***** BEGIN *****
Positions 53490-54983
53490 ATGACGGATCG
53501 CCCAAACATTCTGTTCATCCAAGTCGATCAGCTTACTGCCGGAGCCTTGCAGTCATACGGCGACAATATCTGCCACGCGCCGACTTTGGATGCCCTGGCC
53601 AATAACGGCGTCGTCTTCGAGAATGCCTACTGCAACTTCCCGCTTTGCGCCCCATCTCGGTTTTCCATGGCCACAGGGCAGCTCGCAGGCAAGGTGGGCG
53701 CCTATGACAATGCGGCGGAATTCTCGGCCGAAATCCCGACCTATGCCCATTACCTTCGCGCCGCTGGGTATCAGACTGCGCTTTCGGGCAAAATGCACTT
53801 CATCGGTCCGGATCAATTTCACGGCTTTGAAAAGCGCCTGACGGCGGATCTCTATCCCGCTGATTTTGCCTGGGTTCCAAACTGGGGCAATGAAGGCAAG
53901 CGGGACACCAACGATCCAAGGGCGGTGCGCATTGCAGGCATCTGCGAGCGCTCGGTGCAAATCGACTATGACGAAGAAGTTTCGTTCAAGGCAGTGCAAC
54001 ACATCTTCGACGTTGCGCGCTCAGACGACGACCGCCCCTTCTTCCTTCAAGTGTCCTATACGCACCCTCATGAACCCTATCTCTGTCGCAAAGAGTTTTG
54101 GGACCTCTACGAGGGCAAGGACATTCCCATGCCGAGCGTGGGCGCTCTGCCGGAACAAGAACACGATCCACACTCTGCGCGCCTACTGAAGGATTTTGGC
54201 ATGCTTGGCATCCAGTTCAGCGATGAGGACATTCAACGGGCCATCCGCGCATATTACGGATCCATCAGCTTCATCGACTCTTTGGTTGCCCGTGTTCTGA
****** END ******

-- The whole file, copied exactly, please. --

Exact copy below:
Positions 53490-54983
53490 ATGACGGATCG
53501 CCCAAACATTCTGTTCATCCAAGTCGATCAGCTTACTGCCGGAGCCTTGCAGTCATACGGCGACAATATCTGCCACGCGCCGACTTTGGATGCCCTGGCC
53601 AATAACGGCGTCGTCTTCGAGAATGCCTACTGCAACTTCCCGCTTTGCGCCCCATCTCGGTTTTCCATGGCCACAGGGCAGCTCGCAGGCAAGGTGGGCG
53701 CCTATGACAATGCGGCGGAATTCTCGGCCGAAATCCCGACCTATGCCCATTACCTTCGCGCCGCTGGGTATCAGACTGCGCTTTCGGGCAAAATGCACTT
53801 CATCGGTCCGGATCAATTTCACGGCTTTGAAAAGCGCCTGACGGCGGATCTCTATCCCGCTGATTTTGCCTGGGTTCCAAACTGGGGCAATGAAGGCAAG
53901 CGGGACACCAACGATCCAAGGGCGGTGCGCATTGCAGGCATCTGCGAGCGCTCGGTGCAAATCGACTATGACGAAGAAGTTTCGTTCAAGGCAGTGCAAC
54001 ACATCTTCGACGTTGCGCGCTCAGACGACGACCGCCCCTTCTTCCTTCAAGTGTCCTATACGCACCCTCATGAACCCTATCTCTGTCGCAAAGAGTTTTG
54101 GGACCTCTACGAGGGCAAGGACATTCCCATGCCGAGCGTGGGCGCTCTGCCGGAACAAGAACACGATCCACACTCTGCGCGCCTACTGAAGGATTTTGGC
54201 ATGCTTGGCATCCAGTTCAGCGATGAGGACATTCAACGGGCCATCCGCGCATATTACGGATCCATCAGCTTCATCGACTCTTTGGTTGCCCGTGTTCTGA